From Salta we headed to San Pedro de Atacama, Northern Chile, recommended by Jo from BA for the desert scenery and also a starting point for Bolivia salt flat tours. It also weighed into our decision to go this way as it was another country to add to our lists! (It was number 60 for Cat and 44 for me).
The Geminis bus boasted heating and oxygen masks.... We realised that altitude was going to be involved getting over the border at the Jama Pass. We didn't realise how much until we got there and just standing made you dizzy. One girl on our bus fainted completely and needed the oxygen to revive her. The pass was 4,400m high - about 13,000 feet and was between mountains covered in snow.
Arriving in Sam Pedro was a relief - only 2,500 metres high, so barely any altitude impact. First impressions of San Pedro were of a shanty town - lots of low level adobe buildings and dusty scrubby streets with no names. Finding the hostel took us twice as long as it should have as the road isn't shown on any map available (online and in guide books!). When we got there the dusty scrubby outsides of the buildings were show to hide gems of courtyards and open spaces.
Our main priority in San Pedro was to arrange our Boivia tour and see some of the desert. We had heard that there were sights within cycling distance of town, so teaming up with Lucy and Matt - a British couple we had first met in Mendoza, who now seemed to be stalking us! - we decided to investigate tours and do a day of cycling.
The awesome foursome set off on quality mountain bikes to the Valle de La Muerte first. This valley has stupendous sand dunes and is commonly used for sand boarding excursions. We didn't try this out but walked around on the dunes trying to get glimpses of salt and volcanoes.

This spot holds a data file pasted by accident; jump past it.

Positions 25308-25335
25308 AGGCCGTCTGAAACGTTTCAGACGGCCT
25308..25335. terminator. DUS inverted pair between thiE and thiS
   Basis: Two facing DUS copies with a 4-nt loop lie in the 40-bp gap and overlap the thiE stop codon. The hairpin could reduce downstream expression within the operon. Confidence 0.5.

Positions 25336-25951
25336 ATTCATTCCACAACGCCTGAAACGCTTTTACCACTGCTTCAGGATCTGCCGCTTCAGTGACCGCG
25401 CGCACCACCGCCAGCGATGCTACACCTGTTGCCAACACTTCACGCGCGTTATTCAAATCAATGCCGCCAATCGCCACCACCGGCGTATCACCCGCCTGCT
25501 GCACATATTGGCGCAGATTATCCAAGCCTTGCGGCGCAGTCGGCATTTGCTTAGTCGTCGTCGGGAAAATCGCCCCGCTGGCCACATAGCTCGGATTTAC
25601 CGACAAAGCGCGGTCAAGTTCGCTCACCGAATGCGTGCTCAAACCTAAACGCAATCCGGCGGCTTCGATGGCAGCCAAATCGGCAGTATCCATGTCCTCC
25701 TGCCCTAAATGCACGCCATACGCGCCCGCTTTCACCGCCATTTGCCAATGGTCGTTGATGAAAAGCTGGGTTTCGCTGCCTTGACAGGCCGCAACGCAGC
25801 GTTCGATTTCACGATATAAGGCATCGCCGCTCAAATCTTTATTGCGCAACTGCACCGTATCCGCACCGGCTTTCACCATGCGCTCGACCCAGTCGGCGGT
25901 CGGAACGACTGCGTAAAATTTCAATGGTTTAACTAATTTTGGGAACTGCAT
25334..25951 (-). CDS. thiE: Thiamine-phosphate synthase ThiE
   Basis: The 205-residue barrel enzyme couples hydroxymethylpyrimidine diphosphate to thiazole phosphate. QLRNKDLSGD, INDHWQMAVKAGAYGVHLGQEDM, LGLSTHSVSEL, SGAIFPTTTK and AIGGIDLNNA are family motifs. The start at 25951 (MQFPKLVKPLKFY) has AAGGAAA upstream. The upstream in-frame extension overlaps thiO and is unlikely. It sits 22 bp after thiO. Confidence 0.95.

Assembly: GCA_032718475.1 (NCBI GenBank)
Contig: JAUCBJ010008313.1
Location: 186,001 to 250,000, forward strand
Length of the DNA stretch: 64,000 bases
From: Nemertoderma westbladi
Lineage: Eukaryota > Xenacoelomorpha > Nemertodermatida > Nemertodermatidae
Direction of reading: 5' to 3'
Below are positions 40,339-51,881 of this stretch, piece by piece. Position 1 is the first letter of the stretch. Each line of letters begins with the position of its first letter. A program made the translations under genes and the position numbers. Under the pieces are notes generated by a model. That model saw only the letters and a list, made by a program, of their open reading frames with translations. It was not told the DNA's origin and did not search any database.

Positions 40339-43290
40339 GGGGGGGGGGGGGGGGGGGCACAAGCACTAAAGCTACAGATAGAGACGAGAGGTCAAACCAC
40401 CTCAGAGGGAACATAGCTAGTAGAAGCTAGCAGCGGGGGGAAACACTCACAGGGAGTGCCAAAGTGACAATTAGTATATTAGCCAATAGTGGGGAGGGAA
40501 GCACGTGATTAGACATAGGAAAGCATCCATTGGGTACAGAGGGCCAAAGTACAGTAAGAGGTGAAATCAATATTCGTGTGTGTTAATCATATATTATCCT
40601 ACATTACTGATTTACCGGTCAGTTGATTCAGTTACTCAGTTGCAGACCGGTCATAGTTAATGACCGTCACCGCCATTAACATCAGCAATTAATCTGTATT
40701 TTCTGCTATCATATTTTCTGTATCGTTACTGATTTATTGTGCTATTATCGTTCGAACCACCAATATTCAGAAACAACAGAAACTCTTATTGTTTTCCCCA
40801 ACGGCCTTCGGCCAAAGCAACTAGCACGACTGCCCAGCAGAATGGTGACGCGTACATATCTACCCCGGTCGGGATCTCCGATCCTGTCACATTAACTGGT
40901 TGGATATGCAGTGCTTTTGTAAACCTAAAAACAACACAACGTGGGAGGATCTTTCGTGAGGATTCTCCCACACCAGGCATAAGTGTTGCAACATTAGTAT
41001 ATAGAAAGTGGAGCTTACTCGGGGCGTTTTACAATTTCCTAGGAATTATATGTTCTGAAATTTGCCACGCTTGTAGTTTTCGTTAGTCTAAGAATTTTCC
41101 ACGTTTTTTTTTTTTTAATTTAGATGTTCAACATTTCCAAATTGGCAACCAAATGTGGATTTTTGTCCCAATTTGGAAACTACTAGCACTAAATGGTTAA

The other three of the awesome foursome
Salt! And yes Matt did lick it to check!
Sand boarders! (Videos to be loaded on Facebook...)
There were a lot of selfies and pictures in front of rocks etc - so here is a montage for your enjoyment.
Next up we cycled to the Pukara de Quito - where the ruins of the Incan settlement were less interesting than the trek up the mirador for panoramic views of the volcanoes, desert and sand dunes of Valle de la Muerte.
Volcano playing hide and seek - now you don't see it...
Ma-housive anticline! #rocks!
After our morning/mid afternoon excursions we headed back into town to take advantage of a set meal for lunch - 2 courses for under £4 - yum!
Following a brief respite we headed back out on the bikes to Valle de la Luna - aiming to catch sunset. Unfortunately a strong headwind made the 16km cycle out of town a tough challenge! We got to the gate of the park at 7pm and the staff seriously doubted we would make sunset. We probably would have made it if we had been allowed to cycle the whole way - but instead we were made to leave our bikes at an overflow parking about 15 minutes walk from the mirador. :(
So we missed the best of sunset but cracked open our celebratory beers at the top of the mirador only to be told off by the park ranger. Back down to the car park and we caged a lift the 2km to our bikes - only to have to ride the 16km back in the dark.
We fully deserved our happy hour pisco sours and empanadas the size of my head that evening!
And so completes the first adventure of the awesome foursome - more installments to come if they manage to stalk us to the next location lol!